Christopher Wren never slept here
"Here lived Sir Christopher Wren during the building of St Paul's cathedral," proclaims an ornate ceramic plaque on the house on the south bank of the river Thames.
"Here also, in 1502, Catherine Infanta of Castile and Aragon, afterwards first queen of Henry VIII, took shelter on her first landing in London," it adds proudly.
Rubbish, Gillian Tindall responds.
Wren stayed a few houses up the road.
And Spanish princesses, let alone future queens, do not stay in waterfront inns, she observes tartly.
The author ought to know.
Her new book, The House on the Thames and the People who Lived There, traces the 300-year history of the building labelled Cardinal's Wharf, sandwiched between the Tate Modern art gallery and the reconstructed Globe theatre, where Shakespeare's plays are once again performed.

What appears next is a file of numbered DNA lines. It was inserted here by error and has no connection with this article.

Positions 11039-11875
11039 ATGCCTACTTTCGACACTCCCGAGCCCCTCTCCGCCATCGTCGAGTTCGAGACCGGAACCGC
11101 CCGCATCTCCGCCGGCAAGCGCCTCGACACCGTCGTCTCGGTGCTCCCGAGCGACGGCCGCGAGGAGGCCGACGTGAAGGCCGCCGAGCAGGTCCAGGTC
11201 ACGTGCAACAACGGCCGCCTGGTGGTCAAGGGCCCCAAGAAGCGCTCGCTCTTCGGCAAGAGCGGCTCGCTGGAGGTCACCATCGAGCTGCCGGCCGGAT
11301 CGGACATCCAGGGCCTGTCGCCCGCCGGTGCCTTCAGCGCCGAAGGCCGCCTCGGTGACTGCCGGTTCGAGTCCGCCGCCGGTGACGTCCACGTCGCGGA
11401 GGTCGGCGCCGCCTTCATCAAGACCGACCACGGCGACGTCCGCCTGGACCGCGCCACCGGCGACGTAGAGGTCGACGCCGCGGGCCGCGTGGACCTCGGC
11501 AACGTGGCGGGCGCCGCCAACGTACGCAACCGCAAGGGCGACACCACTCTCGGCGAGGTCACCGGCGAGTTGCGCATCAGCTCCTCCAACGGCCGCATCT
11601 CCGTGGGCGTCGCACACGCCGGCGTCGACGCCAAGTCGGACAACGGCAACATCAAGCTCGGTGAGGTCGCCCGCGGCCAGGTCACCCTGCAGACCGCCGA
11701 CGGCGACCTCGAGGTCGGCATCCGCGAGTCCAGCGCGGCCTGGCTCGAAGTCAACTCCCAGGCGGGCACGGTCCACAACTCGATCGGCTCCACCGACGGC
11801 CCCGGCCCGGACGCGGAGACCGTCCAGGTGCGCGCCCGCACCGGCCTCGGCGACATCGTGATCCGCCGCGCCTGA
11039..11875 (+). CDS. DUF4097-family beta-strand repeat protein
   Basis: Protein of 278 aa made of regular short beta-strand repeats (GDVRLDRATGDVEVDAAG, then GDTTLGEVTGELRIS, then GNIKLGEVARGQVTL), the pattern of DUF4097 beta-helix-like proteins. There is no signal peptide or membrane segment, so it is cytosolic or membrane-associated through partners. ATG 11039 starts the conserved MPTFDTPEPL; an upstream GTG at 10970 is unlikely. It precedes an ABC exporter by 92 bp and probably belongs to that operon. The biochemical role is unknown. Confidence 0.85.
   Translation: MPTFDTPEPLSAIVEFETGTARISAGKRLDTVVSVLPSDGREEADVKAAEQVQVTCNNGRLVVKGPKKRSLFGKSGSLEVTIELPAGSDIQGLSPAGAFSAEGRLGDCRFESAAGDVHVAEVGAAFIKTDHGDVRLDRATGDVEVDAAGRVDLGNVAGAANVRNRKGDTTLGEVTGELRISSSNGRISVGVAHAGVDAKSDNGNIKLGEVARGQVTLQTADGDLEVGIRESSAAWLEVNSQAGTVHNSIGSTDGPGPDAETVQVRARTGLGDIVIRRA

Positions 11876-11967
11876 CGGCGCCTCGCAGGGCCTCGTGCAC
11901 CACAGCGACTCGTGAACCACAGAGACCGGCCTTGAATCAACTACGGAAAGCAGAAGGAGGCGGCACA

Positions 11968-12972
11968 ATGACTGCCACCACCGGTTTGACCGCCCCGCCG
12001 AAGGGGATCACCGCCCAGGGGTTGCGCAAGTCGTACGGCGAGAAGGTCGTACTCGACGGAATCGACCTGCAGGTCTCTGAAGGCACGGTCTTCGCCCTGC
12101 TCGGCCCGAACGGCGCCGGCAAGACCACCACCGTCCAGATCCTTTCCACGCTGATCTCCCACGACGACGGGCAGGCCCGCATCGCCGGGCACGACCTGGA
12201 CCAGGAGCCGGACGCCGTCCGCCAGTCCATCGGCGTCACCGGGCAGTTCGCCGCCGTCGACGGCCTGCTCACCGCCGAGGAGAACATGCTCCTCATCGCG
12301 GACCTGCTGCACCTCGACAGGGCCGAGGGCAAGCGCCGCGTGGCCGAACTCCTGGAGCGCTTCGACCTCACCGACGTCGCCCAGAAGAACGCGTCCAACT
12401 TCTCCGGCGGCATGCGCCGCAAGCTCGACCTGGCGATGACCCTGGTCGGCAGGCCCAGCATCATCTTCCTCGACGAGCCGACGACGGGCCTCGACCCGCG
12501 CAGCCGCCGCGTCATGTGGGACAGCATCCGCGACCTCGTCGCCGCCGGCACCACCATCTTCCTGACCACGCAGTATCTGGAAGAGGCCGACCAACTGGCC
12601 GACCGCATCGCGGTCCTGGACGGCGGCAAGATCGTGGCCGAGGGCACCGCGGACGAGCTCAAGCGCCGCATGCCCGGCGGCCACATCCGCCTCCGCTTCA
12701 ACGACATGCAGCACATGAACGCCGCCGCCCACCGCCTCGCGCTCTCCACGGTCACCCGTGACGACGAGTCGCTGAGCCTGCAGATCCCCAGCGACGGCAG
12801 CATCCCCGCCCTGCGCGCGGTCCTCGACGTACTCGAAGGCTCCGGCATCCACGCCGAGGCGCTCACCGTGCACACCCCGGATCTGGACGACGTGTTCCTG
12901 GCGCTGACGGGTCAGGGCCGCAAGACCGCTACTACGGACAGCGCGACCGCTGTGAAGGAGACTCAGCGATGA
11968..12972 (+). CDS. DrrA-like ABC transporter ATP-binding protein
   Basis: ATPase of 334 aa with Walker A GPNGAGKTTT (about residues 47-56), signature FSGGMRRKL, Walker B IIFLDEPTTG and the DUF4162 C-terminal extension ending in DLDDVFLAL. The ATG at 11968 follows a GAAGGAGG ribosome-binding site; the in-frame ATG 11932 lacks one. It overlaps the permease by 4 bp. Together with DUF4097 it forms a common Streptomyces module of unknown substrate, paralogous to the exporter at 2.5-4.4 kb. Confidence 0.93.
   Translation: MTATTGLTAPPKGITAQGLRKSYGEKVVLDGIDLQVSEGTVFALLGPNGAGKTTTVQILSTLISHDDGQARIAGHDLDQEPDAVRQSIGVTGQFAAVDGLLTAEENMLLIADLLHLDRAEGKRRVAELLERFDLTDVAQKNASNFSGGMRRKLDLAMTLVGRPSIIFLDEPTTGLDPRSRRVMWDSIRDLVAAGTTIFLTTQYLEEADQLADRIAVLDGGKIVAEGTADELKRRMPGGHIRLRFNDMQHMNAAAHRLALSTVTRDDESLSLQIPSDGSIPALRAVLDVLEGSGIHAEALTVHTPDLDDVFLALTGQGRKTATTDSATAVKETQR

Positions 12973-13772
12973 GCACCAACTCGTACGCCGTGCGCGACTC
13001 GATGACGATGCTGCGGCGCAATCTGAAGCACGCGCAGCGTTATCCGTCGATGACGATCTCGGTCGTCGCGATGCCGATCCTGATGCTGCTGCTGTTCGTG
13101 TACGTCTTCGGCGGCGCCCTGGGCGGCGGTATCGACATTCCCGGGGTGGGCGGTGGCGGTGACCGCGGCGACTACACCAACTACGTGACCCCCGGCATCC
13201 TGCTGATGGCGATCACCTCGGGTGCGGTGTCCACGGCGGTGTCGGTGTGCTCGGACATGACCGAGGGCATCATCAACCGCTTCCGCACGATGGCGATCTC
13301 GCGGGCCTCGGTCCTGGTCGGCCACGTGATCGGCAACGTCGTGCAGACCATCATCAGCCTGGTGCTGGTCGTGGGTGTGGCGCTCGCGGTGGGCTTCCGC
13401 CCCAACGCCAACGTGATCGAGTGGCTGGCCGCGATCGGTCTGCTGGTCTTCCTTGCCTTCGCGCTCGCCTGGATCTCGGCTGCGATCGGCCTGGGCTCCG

comments powered by Disqus
- Historian author Antony Beevor says his new World War 2 book may anger Americans
- Ron Radosh and Allis Radosh plan to defend Warren Harding in a new book
- Historians tackle America’s mass incarceration problem
- Report: Russian studies in crisis
- Ken Burns: Donald Trump’s birtherism — a “politer way of saying the ‘N-word'” — proves America isn’t remotely “post-racial”